Q&A / 

Formica Repair with Tile


What is Involved?

To install ceramic tile in a countertop you first need a reason. Perhaps a hot pot scorched the surface or someone dropped a heavy frying pan that creates a large chip or ding. Deep scratches may be a good reason to consider tile.

The tile repair method is good looking and if you supply the labor, far less costly then buying and installing a new top. The supplies required to perform a ceramic tile inlay often cost less than $30.00.

The tools needed to accomplish this project are easy to acquire. Hopefully you will have a router, if not, just rent one for a few hours. You will need the following:

  • A router with a straight 1/4 inch diameter carbide bit
  • A framing square
  • An accurate tape measure
  • Hot glue gun
  • Tile adhesive trowel
  • Grout float
  • Sponge

That is not an intimidating tool list by any means.

Get the Right Tile

When you select the tile for this repair project, look for one that is good looking and will also wear well. Try to avoid high gloss or shiny glazed tiles. These work fine on walls but not horizontal surfaces where things will slide across the tiles. You surely don't want your new tile to get scratched in a hurry. Select a flat tile or one that is designed as a floor tile. These have a special surface that resists scratches.

Also, look for tiles that look best with a 1/8 or 1/4 inch sanded grout joint. You can buy smaller 4x4 tiles that have rounded edges for this purpose. If you are lucky, you will find ones that are highly decorative. Take your time finding the tile. Visit many stores. All will have something different. Remember, you will be looking at these tiles for a while!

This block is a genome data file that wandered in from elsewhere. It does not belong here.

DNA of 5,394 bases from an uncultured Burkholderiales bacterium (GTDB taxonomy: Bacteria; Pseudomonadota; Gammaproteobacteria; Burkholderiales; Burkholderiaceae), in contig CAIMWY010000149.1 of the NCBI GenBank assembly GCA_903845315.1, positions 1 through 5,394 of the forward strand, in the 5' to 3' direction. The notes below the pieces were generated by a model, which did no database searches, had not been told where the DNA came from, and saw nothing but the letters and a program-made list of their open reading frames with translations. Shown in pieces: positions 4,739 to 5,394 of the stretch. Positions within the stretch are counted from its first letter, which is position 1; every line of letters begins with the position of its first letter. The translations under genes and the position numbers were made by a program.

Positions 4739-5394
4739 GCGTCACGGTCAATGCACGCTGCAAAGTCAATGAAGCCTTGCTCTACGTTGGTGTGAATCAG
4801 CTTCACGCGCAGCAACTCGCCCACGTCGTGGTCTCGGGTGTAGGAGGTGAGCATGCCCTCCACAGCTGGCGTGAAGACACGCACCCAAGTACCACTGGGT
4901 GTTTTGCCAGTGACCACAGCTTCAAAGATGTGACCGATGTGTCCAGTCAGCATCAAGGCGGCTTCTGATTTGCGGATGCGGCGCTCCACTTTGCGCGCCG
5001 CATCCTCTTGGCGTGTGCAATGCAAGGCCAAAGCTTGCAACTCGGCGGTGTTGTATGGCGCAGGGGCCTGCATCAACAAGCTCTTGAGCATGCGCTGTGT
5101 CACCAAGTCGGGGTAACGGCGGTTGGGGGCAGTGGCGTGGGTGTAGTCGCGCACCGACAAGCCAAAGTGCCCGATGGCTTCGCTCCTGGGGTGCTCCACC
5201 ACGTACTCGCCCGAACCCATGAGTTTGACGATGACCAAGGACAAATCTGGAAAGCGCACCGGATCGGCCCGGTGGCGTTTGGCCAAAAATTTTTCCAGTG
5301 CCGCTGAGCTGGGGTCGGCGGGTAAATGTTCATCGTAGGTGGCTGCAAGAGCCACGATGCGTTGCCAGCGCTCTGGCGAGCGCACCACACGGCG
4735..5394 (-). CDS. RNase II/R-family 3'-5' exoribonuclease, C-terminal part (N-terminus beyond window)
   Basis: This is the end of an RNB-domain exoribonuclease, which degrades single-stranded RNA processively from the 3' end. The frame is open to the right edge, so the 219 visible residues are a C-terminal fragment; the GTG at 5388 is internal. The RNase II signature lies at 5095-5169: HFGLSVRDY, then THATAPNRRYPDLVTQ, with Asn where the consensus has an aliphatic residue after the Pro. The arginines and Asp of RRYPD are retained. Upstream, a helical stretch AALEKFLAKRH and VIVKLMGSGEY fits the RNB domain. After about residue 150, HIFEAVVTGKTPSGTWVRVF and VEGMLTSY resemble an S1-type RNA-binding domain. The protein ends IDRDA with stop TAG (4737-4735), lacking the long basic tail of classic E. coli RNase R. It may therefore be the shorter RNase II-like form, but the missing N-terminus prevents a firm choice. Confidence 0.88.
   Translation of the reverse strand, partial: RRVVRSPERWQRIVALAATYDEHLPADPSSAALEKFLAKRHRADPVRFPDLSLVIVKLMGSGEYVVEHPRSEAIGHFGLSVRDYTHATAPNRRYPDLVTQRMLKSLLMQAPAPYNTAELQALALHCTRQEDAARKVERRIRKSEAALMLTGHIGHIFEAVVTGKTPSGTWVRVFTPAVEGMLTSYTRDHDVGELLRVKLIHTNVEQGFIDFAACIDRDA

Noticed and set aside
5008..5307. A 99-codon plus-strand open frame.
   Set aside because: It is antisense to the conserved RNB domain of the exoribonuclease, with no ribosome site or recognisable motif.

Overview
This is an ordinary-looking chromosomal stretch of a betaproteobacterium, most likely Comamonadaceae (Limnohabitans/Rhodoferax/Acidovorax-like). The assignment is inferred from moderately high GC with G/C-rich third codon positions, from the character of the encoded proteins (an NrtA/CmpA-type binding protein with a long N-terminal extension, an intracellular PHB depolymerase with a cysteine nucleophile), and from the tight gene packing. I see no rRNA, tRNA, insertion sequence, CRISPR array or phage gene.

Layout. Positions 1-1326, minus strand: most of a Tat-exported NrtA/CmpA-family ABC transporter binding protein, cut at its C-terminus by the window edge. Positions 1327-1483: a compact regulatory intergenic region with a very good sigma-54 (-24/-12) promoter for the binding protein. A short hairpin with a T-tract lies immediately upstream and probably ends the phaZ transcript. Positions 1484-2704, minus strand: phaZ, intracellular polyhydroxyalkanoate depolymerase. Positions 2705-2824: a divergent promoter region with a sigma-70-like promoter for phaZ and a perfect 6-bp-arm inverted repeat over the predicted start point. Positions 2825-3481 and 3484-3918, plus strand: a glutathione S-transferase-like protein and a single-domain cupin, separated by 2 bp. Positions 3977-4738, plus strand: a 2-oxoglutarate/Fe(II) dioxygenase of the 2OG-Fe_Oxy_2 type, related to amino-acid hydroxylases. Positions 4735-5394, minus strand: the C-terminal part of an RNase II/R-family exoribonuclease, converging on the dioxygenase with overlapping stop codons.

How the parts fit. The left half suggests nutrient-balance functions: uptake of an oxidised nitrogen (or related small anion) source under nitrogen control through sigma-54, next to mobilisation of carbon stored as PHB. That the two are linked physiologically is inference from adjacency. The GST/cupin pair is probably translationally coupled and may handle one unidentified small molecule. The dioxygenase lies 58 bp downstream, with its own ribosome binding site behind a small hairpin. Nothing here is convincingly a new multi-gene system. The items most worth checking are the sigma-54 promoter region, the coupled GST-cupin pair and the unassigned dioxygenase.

Border Tiles

Some tiles come with decorative border tile that actually frame a tile layout. See if you can find a tile that has these. The look is awesome.

Layout Lines

Once you have the tiles, it is time to lay them out. Obviously, you had to get a rough idea of how many to buy based upon the damaged area of the countertop. The key thing is to always work with full tile. Do whatever is necessary to make the repair area a square or a rectangle that uses full tiles. Cut tiles will stand out like a sore thumb.

Certain tiles are highly accurate in size but often some tiles can vary by as much as 1/16th inch. This may not seem like a lot, but it can make a difference if you are just using four tiles to make a square. This is why I like to use smaller tiles, even 2x2 inch tile if I can find them. The more grout lines in the repair area, the more places you can hide a small tile size defect.

Remember, a grout joint around the outer edges of the tile repair looks better. Butting tile against the top is tough to do and you will have problems at the rounded corners of the cut out.

Test Run

Once you think you know the size of your cutout, you are going to make a test cutout. This is absolutely essential as you only get one chance when you are working on your real countertop.

Get a scrap piece of plywood for this purpose. The first step is to determine the offset of the router. All routers have a plate at the bottom. When this perfectly round surface glides along a straightedge, the bit cuts a perfectly straight path a certain distance away from the straightedge. You need to figure out what this distance is.